Exchange 2010 Certificate self-signed = false

Hi folks,

I've created a new exchange certificate to use outlook extern (rpc over https). (SBS) The Root Certificate also was expired.

I used the exchange certificate wizard. Every link and services are included:,

I connected the CA Authority via certsrv and exported the *.cer and import to RootCA.

Unfortunately the Exchange Certificate is accepted but under Self-Signed i'm getting = false

Today i'm creating a Group policy to deploy the Root and Exchange certificate to every client. Should this action fix the job?

From outside the outlook clients still getting a certificate problem. Will the import of both certificates on the clients fix the problem?

I' really dont know what to do. What about DNS? Which entries are needed? Pls do not advice to get a certificate from GoDaddy or a SAN.

Thanks in advance.
Who is Participating?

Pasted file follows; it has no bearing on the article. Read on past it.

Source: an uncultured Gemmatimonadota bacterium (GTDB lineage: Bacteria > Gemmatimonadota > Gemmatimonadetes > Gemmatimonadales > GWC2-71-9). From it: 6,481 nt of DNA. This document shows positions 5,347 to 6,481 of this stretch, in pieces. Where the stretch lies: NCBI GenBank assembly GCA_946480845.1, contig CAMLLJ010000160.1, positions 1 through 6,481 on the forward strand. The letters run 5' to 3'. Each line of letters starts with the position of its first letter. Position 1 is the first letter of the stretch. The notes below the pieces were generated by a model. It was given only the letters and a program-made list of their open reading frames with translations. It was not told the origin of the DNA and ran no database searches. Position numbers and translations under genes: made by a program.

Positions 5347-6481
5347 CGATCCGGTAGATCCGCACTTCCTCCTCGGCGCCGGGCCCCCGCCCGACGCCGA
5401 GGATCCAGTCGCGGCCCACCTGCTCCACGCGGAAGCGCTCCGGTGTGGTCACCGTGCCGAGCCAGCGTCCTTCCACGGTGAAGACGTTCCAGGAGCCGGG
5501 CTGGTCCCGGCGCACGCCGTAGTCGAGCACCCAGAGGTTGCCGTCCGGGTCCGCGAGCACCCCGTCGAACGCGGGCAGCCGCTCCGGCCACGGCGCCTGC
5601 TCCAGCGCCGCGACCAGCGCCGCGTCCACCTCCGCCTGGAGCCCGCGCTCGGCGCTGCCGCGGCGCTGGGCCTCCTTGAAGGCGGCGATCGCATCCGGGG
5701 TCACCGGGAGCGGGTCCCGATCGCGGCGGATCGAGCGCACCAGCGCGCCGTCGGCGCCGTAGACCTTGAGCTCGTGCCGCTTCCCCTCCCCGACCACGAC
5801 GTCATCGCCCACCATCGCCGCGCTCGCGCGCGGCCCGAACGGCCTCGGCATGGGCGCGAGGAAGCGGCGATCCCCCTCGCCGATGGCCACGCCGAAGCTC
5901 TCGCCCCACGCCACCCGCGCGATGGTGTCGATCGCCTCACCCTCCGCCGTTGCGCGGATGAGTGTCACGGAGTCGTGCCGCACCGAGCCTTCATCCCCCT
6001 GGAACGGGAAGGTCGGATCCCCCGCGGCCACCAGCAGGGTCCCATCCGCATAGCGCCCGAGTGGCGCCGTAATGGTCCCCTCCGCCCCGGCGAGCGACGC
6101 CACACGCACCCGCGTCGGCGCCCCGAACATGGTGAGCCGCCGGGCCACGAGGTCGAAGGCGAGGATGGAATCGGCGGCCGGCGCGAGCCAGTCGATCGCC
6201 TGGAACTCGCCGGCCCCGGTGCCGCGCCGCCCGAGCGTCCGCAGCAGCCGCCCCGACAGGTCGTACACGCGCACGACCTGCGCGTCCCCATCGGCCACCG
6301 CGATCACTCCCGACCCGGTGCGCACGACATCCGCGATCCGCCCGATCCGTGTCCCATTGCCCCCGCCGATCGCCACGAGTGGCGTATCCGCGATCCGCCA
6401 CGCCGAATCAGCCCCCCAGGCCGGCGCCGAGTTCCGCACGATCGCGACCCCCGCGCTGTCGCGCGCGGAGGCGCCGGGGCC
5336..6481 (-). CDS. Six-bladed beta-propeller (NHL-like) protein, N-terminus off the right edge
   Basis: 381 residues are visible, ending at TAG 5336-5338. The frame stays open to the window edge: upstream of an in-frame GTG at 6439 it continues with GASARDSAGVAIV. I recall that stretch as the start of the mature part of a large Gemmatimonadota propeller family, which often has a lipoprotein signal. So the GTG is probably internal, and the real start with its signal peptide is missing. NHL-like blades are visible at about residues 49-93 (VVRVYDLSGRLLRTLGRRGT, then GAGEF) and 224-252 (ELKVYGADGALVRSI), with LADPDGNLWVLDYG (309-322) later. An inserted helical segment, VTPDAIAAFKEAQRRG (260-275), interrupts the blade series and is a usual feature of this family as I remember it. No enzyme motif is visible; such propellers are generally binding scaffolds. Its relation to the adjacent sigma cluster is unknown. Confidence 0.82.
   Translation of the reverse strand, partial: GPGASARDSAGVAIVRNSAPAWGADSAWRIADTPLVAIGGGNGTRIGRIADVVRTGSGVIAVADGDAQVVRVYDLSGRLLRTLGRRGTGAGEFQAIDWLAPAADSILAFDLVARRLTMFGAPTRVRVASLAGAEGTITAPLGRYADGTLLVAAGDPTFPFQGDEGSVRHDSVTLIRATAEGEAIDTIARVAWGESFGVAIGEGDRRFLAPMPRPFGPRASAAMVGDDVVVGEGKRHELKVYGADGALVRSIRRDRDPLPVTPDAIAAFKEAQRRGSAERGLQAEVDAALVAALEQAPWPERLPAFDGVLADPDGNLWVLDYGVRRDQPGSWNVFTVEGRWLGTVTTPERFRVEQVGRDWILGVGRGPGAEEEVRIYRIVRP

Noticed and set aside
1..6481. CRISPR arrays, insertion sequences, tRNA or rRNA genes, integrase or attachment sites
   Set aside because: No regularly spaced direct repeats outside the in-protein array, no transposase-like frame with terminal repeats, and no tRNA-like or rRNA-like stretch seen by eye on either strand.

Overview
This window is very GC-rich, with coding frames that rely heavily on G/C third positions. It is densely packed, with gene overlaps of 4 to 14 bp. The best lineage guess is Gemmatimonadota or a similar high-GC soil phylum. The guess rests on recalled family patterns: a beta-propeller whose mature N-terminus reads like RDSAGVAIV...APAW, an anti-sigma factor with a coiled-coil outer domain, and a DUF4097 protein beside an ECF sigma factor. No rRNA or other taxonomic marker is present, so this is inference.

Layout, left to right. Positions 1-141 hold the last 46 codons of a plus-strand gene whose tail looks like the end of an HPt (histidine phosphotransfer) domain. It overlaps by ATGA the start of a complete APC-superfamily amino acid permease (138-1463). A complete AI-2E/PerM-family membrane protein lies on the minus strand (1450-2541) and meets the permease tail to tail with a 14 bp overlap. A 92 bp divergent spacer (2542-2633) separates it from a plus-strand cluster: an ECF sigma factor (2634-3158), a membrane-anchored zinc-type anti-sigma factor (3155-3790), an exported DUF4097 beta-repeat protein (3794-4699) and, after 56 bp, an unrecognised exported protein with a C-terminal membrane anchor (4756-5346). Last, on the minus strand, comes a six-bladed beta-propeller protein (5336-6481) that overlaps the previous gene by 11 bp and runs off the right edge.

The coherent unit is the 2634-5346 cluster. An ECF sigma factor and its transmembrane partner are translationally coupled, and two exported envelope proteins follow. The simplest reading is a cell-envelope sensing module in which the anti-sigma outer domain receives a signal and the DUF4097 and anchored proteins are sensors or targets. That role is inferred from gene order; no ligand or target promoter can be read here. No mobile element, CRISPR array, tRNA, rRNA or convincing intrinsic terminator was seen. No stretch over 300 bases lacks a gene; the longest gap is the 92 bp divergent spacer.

Todd NelsonConnect With a Mentor Systems EngineerCommented:
With an internally issued CA cert, you will have to install the cert on every computer that is not domain joined, and don't get me started on other remote devices (i.e. phones) .  Unless, it's for a test environment, internal CA certs are not recommended for Exchange in production.

Pls do not advice to get a certificate from GoDaddy or a SAN.

Blah, blah, blah.

Get a UCC/SAN certificate from Digicert, Comodo, Certificates for Exchange, etc. and your worries with unneccessary tail-chasing are over.  For simplicity sake, get a cert from a publicly trusted CA.